Report: Bush fundraisers got $1.2 billion in public funds

By AP Staff

TOLEDO, Ohio (AP) â€" Thirty Ohioans who raised a combined $4.1 million for President Bush's re-election campaign have received more than $1.2 billion in public funds for their companies and clients, a newspaper reported.

Since Bush took office in 2001, the federal government has given those companies more than $447 million in subsidies, contracts and other payments, according to records analyzed by The Blade. Ohio has awarded them about $800 million in the last six years, the paper reported Sunday.

Business leaders and lobbyists who raised money for Bush were called "Pioneers" if they raised at least $100,000 and "Rangers" if they raised $200,000; some also were given political appointments.

One of the fundraisers, coin dealer Tom Noe, was charged Thursday with illegally funneling $45,400 in contributions to Bush's re-election bid. Noe has denied wrongdoing in his fundraising and in his handling of a state investment fund, which prompted an investigation that led to Gov. Bob Taft's conviction on ethics charges.

Noe's initial appearance in federal court in Toledo is set for Monday.

Doug Corn, an insurance executive for Northwestern Mutual Life in Cincinnati, raised at least $250,000 for Bush and said he has met with the president 16 times in last two years.

Corn said he decided to raise money because of Bush's Christian values, including his stance on abortion and gay marriage.

"I didn't want, nor did I expect, anything at all in return," Corn said. He added that his reward was seeing John Roberts confirmed as chief justice of the United States.

Both Bush and his opponent, Democratic nominee John Kerry, sought out fundraisers who would in turn tap dozens of others to contribute the $2,000 maximum allowed under federal law. The Bush campaign raised $293 million overall to Kerry's $252 million.

"The Pioneers and Rangers are the networks of people â€" the friends of the friends of the friends â€" who put money into these coffers. They are given a tracking number so their donations can be given credit and there is only one reason for that: if that is going to be used as value later," said Alex Knott, spokesman for the Center for Public Integrity, a nonpartisan watchdog group based in Washington.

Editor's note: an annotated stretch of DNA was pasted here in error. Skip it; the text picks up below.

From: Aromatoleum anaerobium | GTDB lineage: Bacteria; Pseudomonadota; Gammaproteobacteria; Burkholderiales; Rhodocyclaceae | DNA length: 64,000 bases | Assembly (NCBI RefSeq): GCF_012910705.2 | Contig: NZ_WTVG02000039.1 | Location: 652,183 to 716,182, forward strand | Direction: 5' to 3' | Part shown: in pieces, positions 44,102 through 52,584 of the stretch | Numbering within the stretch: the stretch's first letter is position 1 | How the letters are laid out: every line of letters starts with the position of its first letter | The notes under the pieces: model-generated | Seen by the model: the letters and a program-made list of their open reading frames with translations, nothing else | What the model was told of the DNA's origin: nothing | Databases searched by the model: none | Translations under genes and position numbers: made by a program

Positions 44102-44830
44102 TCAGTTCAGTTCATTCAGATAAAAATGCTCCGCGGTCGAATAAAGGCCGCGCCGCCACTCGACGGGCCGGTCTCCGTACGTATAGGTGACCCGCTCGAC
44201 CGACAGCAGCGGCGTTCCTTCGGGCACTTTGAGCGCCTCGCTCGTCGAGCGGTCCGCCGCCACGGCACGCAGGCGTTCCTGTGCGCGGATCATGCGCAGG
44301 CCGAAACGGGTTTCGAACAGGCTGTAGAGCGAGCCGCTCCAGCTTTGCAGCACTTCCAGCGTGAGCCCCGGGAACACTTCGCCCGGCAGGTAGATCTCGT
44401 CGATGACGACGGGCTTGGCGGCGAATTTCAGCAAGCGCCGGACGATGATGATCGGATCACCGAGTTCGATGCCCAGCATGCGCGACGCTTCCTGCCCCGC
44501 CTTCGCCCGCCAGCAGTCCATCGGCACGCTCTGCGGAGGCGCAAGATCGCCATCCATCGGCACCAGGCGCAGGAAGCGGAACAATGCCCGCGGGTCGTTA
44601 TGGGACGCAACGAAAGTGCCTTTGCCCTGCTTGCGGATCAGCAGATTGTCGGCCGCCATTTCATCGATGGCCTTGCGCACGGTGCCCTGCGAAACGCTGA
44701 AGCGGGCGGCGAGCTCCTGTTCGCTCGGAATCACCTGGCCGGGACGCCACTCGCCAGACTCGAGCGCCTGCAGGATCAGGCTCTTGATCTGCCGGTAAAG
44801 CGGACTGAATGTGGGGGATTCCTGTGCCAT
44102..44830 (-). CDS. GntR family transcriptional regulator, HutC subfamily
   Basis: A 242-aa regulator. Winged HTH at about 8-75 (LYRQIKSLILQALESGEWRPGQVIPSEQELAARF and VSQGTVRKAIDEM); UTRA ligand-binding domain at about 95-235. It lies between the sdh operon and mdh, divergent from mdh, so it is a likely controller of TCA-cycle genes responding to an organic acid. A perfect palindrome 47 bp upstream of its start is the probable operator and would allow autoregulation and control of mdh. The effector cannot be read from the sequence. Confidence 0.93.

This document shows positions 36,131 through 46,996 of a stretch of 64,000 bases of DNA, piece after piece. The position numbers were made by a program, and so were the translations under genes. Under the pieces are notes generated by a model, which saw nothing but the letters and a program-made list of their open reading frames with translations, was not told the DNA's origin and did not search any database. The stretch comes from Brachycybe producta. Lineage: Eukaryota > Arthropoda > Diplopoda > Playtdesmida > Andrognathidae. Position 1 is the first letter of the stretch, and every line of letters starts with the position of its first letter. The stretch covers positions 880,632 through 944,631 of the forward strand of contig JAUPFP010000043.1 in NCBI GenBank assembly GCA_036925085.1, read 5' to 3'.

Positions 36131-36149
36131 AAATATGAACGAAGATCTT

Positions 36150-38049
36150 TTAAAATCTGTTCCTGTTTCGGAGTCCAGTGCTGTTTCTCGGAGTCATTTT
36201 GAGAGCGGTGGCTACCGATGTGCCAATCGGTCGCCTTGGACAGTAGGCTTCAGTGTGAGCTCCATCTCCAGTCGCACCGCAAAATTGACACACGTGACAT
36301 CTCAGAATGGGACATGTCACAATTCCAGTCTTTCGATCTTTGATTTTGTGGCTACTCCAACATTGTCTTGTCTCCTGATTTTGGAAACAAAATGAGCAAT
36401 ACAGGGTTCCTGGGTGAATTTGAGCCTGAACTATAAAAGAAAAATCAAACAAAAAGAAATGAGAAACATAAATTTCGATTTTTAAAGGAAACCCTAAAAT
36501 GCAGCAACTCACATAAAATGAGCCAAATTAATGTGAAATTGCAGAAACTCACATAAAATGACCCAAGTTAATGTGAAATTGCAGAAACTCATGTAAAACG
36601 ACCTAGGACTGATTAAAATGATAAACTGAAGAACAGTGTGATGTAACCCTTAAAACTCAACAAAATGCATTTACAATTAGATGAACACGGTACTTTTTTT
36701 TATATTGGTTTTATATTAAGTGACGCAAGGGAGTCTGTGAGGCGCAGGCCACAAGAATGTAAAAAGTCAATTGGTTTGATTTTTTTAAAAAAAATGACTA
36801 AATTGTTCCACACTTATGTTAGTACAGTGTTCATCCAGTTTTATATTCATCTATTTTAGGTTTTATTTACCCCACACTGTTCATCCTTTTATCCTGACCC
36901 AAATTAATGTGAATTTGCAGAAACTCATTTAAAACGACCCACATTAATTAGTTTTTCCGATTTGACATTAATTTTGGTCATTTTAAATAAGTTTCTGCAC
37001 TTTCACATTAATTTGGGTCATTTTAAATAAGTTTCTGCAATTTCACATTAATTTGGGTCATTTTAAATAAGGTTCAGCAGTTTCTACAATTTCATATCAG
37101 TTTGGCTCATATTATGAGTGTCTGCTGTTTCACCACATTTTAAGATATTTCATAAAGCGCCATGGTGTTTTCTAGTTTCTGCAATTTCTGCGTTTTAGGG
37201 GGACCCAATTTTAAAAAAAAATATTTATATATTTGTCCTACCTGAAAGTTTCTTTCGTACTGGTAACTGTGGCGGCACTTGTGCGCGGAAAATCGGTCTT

One of the Bush Rangers, William R. Timken Jr., became the U.S. ambassador to Germany this summer. Timken is the former chairman of Canton-based Timken Co., a ball bearing manufacturer that has received $259 million in government funds since 2001, according to records.

The federal government gave Timken $109 million in 2003 because several countries "dumped" large quantities of ball bearings on the U.S. market for low prices. Timken said the dumping caused $63 billion in damages.

Timken spokesman Jeff Dafler told The Blade he would not comment on the company's individual revenue sources.

Rangers lead two Ohio health care companies: Toledo-based HCR Manor Care Inc. and Elyria-based Invacare.

HCR, for whom M. Keith Weikel serves as chief operating officer, relied on Medicare and other government payments for two-thirds of its $3.33 billion in revenue last fiscal year.

Invacare, whose chief executive is Malachi Mixon, and its subsidiaries have gotten at least $3.1 million in federal contracts since 2001. Invacare also has received at least $691,000 from Ohio since 1999, mostly in development grants.

Bob Bennett, the chairman of the Ohio Republican Party, said it's a stretch to connect state contracts to campaign donations.

"Why is it wrong?" he said. "What makes it wrong? You assume that these people are buying something, and they're not. They're buying good government. They're buying a philosophy of government."

John Edwards, Kerry's running mate, said The Blade's analysis shows a continuing pattern of fundraisers getting special access to the Bush administration.

"A significant amount of that money was raised by people who had particular interests. And it is obvious that some of them were awarded for what they did. Unfortunately, it's the voter and the taxpayer who suffers for that," the former U.S. senator from North Carolina said

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